Understanding the Different Levels of Nursing

By Genevieve Carlton

Published on September 16, 2021

Understanding the Different Levels of Nursing

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5 Interviews About the Different Levels of Nursing: CNA, LPN, RN, APRN, NP

More than four million nurses work in the United States. As nurses earn higher degrees, they see their earning potential increase. Demand for nurses continues to grow, making nursing a strong career path.

Though people often equate nurses with RNs, nursing professionals hold various levels of nursing credentials. CNAs or LPNs provide basic nursing care, while APRNs, including NPs, offer advanced specialty care. This article introduces the levels of nursing, from CNAs with a four-week diploma to APRNs with a doctorate.

How Long Does It Take to Become a Nurse - Nursing Timeline

A typical nursing degree can take 2-4 years to complete. Each level of nursing has its own timeline, and that timeline can vary depending upon factors like part-time vs. full-time enrollment, certification, and the type of program. 

Below is an overview of the typical amount of time it takes to complete a nursing degree, keep in mind that the length provided is for the amount of time it takes to complete that segment of the degree, not the entire academic path overall:

Nursing Degree Level Time of Completion
Associate Degree in Nursing (ADN) 2-3 years
Licensed Practical Nurse (LPN) 1-2 years
Registered Nurse (RN) 4 years
Bachelor of Science in Nursing (BSN) 4-5 years
Master of Science in Nursing (MSN) 1.5-3 years
Doctorate of Nursing Practice (DNP) 1-3 years

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Certified Nursing Assistant (CNA)

A CNA assists nurses by providing basic nursing care for patients. In hospitals, nursing homes, and long-term care facilities, CNAs help patients with daily tasks like bathing and dressing. They transfer patients between their bed and a wheelchair. They also report health concerns to senior nurses and measure vital signs.

Of all CNAs, 37% work in nursing care facilities, while another 27% work in hospitals. CNAs also work in retirement communities, assisted living facilities, and home healthcare services. In a typical workday, CNAs spend much of their time standing and moving. Many CNAs work night and weekend shifts.

What are the Requirements to Become a CNA?

CNAs complete a state-approved training program. Community colleges, vocational schools, hospitals, and organizations like the Red Cross all offer CNA programs. These programs typically take 4-12 weeks. During that time, students strengthen their nursing skills through coursework and clinical training. They study basic nursing tasks like bathing patients, repositioning patients, and assisting nurses with medical procedures.

Graduates must pass a CNA exam that tests nursing skills through multiple-choice questions and a clinical skills assessment. With passing scores, CNAs earn a spot on their state registry and begin working.

Frequently Asked Questions About CNAs

true Q. Is a CNA an RN?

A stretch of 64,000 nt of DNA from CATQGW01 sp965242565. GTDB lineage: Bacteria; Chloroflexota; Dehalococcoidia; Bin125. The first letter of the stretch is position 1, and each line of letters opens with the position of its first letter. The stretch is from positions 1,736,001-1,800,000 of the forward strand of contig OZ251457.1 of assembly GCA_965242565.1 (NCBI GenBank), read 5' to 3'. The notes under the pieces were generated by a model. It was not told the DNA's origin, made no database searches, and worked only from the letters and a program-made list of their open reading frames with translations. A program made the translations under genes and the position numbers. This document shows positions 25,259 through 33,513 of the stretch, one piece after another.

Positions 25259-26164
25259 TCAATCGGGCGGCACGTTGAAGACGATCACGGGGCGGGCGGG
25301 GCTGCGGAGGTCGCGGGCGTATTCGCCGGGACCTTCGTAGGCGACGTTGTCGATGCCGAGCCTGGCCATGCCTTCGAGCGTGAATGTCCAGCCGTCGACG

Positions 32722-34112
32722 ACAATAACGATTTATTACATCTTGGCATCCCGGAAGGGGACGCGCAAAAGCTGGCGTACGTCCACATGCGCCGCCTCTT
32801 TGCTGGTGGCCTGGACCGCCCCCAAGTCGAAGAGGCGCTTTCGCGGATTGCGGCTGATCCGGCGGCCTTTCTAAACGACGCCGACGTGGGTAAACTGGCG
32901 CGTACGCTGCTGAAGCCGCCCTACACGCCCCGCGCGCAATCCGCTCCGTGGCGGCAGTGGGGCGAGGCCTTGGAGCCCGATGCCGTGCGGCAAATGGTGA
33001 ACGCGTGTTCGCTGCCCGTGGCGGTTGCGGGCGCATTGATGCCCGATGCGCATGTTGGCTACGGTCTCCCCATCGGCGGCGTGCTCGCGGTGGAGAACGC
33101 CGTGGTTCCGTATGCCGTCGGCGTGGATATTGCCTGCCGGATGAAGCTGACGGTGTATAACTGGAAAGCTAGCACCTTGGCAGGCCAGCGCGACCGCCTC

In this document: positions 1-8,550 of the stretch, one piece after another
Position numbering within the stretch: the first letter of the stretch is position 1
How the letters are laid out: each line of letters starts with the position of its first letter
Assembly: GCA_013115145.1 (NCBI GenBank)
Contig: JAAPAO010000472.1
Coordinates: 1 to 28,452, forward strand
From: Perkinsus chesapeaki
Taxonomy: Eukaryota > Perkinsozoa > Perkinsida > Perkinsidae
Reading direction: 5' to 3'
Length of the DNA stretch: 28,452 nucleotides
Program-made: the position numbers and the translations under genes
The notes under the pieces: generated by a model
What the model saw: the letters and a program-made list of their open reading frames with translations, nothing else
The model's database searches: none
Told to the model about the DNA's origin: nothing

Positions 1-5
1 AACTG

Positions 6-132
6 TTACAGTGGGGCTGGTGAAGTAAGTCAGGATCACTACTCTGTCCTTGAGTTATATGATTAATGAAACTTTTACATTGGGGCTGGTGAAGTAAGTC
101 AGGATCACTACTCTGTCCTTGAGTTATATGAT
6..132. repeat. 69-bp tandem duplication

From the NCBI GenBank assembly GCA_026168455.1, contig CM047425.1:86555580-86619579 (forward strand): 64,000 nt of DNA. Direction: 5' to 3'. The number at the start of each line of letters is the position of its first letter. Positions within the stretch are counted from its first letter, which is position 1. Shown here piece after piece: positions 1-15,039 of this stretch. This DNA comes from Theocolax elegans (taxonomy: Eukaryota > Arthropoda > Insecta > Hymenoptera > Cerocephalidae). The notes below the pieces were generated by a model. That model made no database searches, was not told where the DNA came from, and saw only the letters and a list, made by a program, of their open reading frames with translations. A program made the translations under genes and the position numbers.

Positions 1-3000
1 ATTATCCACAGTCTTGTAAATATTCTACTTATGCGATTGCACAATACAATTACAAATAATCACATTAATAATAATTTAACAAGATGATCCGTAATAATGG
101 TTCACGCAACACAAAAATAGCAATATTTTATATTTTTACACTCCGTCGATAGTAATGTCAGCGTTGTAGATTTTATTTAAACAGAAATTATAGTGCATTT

No, a CNA differs from an RN. CNAs work under the supervision of an RN or LPN. They offer basic nursing care and assist registered nurses.

true Q. How many years is a CNA program?

CNA programs generally take 4-12 weeks, depending on the program. Some colleges offer online CNA programs that last as little as four weeks.

true Q. How much do CNAs make?

CNAs earn a median annual salary of $30,830, according to the Bureau of Labor Statistics. The field reports much-faster-than-average projected job growth from 2019-2029, at 8%.

Interview with a Certified Nursing Assistant (CNA)

A critical care nurse with 10 years of experience in cardiovascular, surgical intensive care, and neurological trauma nursing, Nicholas also puts his background in education, leadership, and public speaking to work by helping other nurses.

Nicholas is an online learner who builds on his foundation of critical care nursing — which he uses directly at the bedside — where he still practices. In addition, Nicholas hosts an online course at Critical Care Academy, where he helps nurses achieve critical care certification.

Q. How did you become interested in becoming a CNA?"

My first job out of high school was an entry-level patient care technician at a retirement home. I enjoyed working with the patient residents and wanted to help them more. So the facility trained me and paid for my CNA license.

Q. What does a typical day at work look like for you?

The duties of a CNA depend on where you work (nursing home, rehab center, hospital, etc.), what shift you work (morning vs. evening), and what your state department of health permits.

For day shift, after clocking in, the CNA receives their assignment and briefly reviews the patient's care plan for any pertinent information. Then they assist with patient care, such as helping patients out of bed, dressing, grooming, and feeding. Morning vital signs are also collected at this time, as well as how much the patient ate, and the results reported to the nurse for documentation.

After lunch, the CNA assists with activities, such as range of motion, or helps transport patients to therapy or other procedures. The CNA also stocks medical supplies, changes linens, provides ice water, and answers patient call lights. Different hospitals and facilities will have unique requirements and responsibilities for their CNAs. Essentially, CNAs help perform critical tasks that ensure patients are well-cared-for and safe during their hospital stay.